Pop singers Judy Collins, Neil Young (age 5), Donovan, and Joni Mitchell (age 9) had polio in the early 1950s. (McKay, p. 344.) As a Canadian singer-songwriter and polio survivor Joni Mitchell has put it: “Polio is the disease that eats muscles. If it eats the muscle of your heart, it kills you; if it eats the muscles that control the flexing of your lungs, you end up in an iron lung; if it eats the muscle of your leg, it withers, or of your arm, it withers. In my case, it ate muscles in my back – the same thing happened with Neil Young. I had to learn to stand [again], and then to walk. (quoted in Matteo “Popular Music” (2009) Volume 28/3. Copyright © Cambridge University Press 2009, pp. 341–365; ‘Crippled with Nerves’: Popular Music and Polio, email@example.com ) In Young’s case, as his father wrote at the time, “overnight the child moved like a mechanical man, jerkily, holding his head in a tense position” (quoted in Rutty 1988, pp. 8–9). Home after a short period of hospital isolation, Neil told his father ‘Polio is the worst cold there is’ (quoted in ibid., p. 15). Young’s polio impairment consists of ‘a slight limp evident when he walks’ (ibid., p. 25, n. 92).
Polio, a disease that has affected humanity throughout recorded history, attacks the nervous system and can cause varying degrees of paralysis. Since the virus is easily transmitted, epidemics were commonplace in the first decades of the 20th century. The first major polio epidemic in the United States occurred in Vermont in the summer of 1894, and by the 20th century thousands were affected every year. By the 1950s, polio had become one of the most serious communicable diseases among children in the United States. The disease appeared to have a predilection for infants and children and occurred mostly in the summer. Summer was known as “polio season.” Paralysis is the most severe symptom associated with polio, because it can lead to permanent disability and death. Between 2 and 10 out of 100 people who have paralysis from poliovirus infection die, because the virus affects the muscles that help them breathe.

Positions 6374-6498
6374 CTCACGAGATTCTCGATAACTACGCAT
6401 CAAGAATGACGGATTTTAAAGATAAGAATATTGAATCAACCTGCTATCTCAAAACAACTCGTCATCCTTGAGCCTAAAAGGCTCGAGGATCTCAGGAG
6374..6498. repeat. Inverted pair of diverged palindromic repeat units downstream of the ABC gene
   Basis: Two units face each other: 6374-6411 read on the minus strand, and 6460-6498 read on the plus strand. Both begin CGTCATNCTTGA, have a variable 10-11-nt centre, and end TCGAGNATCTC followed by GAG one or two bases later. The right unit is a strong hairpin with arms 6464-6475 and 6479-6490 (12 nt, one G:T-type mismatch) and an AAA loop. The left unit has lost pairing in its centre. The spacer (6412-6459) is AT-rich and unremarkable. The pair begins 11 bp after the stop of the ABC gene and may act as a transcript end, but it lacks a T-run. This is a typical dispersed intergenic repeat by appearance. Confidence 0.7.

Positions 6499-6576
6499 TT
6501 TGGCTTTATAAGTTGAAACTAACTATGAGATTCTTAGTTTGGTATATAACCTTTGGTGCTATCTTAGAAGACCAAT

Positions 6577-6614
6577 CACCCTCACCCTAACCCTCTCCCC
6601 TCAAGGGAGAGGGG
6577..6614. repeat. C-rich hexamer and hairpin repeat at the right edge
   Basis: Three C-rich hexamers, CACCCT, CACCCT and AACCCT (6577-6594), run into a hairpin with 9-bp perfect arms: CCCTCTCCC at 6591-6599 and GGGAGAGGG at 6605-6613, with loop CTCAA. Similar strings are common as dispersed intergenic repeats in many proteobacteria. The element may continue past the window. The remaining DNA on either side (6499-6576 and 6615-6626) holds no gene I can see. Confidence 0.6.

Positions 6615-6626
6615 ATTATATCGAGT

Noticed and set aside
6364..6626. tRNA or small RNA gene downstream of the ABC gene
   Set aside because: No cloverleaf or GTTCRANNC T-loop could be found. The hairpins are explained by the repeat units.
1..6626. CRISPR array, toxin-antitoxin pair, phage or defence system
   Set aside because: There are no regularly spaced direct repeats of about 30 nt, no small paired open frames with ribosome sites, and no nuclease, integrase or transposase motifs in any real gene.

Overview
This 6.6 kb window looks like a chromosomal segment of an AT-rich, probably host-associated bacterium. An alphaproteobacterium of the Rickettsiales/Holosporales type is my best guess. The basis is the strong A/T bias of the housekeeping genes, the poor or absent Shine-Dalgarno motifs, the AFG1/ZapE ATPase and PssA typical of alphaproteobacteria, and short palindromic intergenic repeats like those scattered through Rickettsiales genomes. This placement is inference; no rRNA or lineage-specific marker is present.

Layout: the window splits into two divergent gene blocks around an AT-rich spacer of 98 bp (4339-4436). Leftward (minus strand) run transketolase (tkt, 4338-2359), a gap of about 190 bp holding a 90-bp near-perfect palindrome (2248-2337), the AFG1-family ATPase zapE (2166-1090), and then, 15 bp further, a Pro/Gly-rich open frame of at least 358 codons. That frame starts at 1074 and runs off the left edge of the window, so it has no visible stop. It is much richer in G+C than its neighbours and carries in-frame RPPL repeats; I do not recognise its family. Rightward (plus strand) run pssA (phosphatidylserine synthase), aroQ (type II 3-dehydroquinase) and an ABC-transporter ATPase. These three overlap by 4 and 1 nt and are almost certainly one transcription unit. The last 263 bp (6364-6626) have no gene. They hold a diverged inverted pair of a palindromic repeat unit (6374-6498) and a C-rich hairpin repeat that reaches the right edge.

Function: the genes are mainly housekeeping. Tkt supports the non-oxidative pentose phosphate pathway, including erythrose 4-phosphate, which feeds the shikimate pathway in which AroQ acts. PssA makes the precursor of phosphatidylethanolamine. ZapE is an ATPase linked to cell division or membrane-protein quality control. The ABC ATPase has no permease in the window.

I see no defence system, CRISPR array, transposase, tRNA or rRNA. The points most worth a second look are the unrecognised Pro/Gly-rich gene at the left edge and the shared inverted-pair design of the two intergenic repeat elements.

Though not as devastating as the plague or influenza, poliomyelitis was a highly contagious disease that emerged in terrifying outbreaks and seemed impossible to stop. Attacking the nerve cells and sometimes the central nervous system, polio caused muscle deterioration, paralysis and even death. Even as medicine vastly improved in the first half of the 20th century in the Western world, polio still struck, affecting mostly children but sometimes adults as well. The most famous victim of a 1921 outbreak in America was future President Franklin Delano Roosevelt, then a young politician. The disease spread quickly, leaving his legs permanently paralyzed.
Polio epidemics in New York in 1916, Los Angeles in 1934, Berlin in 1947, and Copenhagen in 1952 caused panic among local populations. As Marc Shell writes in Polio and its Aftermath, ‘For seventy years, polio traumatized the world … An American president suffered from its paralyzing effects. So did sixty million other people worldwide. Even when polio did not kill its victims outright, it often crippled them for life. The survivors were the visible reminder of polio’s ever-increasing power to slay, maim, and deform … No one knew what caused the disease, and there was no cure’ (Shell 2005, p. 1).